Mandatory (Statutory) Benefits a Company Must Provide Full-time Employees
- Employee Benefits
6 min. Read
Last Updated: 08/01/2023
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Vacation, health insurance, vision and dental coverage, life insurance, tuition reimbursement, and retirement savings programs are just a few employee benefits employers may offer. But what benefits are required by law? And do these requirements change for small businesses?
Understanding mandatory benefits laws will help you evaluate the most appropriate policy that satisfies both employees and your bottom line.
This article addresses legally required employee benefits under U.S. federal law and select state-mandated benefits. Employers should review their obligations under state and local laws, which may provide additional mandated benefits.
What Are Statutory Benefits?
Statutory benefits are full-time employee benefits required by law. Employee benefits fall into two categories: those required by law (statutory benefits) and those an employer voluntarily offers. The U.S. Bureau of Labor Statistics states that "legally required benefits provide workers and their families with retirement income and medical care, mitigate economic hardship resulting from the loss of work and disability, and cover liabilities resulting from workplace injuries and illnesses."
Federal statutory legal employee benefits for employers include:
- Social Security and Medicare
- Unemployment insurance
- Workers' compensation insurance
- Family and Medical Leave Act (FMLA) protections
Let’s break down what employee benefits are required by law in more detail.
Social Security, Medicare, and FICA
By law, your employer must provide Social Security and Medicare, which are mandated employer-paid benefits. The Federal Insurance Contributions Act (FICA) is a federal payroll (employment) tax used to fund Social Security and Medicare programs, which provide benefits for retirees, disabled individuals, and children. The law states that employees and employers must contribute to these funds.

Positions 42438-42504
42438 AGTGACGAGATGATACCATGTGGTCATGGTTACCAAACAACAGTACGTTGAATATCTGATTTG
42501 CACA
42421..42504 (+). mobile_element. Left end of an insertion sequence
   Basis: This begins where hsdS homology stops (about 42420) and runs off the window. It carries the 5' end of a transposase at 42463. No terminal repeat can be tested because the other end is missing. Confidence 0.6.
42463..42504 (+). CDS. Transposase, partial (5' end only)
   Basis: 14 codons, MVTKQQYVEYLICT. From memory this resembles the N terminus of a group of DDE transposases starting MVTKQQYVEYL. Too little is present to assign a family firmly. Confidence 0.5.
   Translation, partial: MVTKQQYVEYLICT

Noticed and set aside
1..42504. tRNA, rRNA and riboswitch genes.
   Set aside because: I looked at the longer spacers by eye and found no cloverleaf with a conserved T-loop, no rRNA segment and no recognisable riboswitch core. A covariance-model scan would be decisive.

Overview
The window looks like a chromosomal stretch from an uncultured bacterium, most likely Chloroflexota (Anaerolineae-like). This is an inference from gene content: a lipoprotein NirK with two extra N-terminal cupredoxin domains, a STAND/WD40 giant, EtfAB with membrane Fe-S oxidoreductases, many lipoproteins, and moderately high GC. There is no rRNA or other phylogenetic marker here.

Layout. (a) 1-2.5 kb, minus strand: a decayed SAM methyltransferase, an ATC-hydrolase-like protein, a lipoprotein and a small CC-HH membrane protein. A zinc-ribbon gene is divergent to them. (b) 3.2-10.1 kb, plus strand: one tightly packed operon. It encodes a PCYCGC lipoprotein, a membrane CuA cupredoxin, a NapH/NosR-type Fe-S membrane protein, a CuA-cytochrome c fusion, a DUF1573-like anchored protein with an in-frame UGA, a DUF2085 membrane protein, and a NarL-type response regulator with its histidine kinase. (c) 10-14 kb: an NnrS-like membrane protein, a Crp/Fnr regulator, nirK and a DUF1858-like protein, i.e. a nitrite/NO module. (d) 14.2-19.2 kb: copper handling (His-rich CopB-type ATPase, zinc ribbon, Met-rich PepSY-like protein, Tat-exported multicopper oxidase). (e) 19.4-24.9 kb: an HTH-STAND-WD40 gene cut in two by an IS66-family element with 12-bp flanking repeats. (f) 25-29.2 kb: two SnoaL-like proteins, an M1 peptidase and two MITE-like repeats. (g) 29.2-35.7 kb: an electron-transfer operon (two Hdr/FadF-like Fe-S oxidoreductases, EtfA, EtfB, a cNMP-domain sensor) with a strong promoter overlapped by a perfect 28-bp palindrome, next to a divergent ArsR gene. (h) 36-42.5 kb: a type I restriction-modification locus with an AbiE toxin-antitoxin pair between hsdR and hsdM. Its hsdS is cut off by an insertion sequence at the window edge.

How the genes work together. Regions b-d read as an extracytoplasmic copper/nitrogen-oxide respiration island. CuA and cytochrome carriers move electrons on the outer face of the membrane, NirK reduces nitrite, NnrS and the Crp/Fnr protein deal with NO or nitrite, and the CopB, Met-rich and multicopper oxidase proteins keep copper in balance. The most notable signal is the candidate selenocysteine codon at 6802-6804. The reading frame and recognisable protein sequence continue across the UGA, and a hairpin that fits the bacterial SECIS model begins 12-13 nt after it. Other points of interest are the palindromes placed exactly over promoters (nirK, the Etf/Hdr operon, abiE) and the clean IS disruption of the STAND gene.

Employers must withhold Medicare tax at 1.45% of gross compensation, and an additional 0.9% of compensation more than a threshold amount based on the employee's filing status if an employee's compensation exceeds $200,000 (there is no wage base for Medicare). Employers must also match 6.2% for Social Security up to the wage base and 1.45% for Medicare. Employers do not have to match the additional 0.9%.
Employers must contribute to unemployment insurance through payroll taxes at both the state and federal levels to assist workers who lose their jobs. Unemployment insurance protects both part-time and full-time employees who meet certain criteria and are separated from a company by providing some income for a limited period of time. Employees who are separated due to mergers, layoffs, or without substantial proof of cause may file an unemployment claim with the state workforce agency to receive temporary benefits while looking for a new job.
Since individual states administer unemployment insurance, the cost of this insurance and the amount required for each employer varies from state to state. However, all states in the U.S. have some minimum requirements for unemployment insurance, and all employers must participate in their state's program and carry at least the minimum required amount of coverage.
Workers' Compensation Insurance
Workers' compensation insurance provides financial support to people unable to work due to a workplace injury or illness. If an employee experiences an injury or illness due to their regular on-the-job duties, states mandate that employer-sponsored benefits include covering medical bills and a limited amount of income for the employee during the recovery period. While there are limitations, waiting periods, and varying amounts and types of coverage based for employers in different states, most U.S. states agree that employers should protect the health and well-being of their employees while on the job.
Employers looking to obtain workers' compensation insurance can typically meet the state requirements in one of two ways:
- Self-insurance: The employer opts to pay directly for any medical bills and ongoing income for any employees who incur extended injuries or illnesses on the job, and the employer can demonstrate the financial resources to do so if a workplace injury or illness occurs.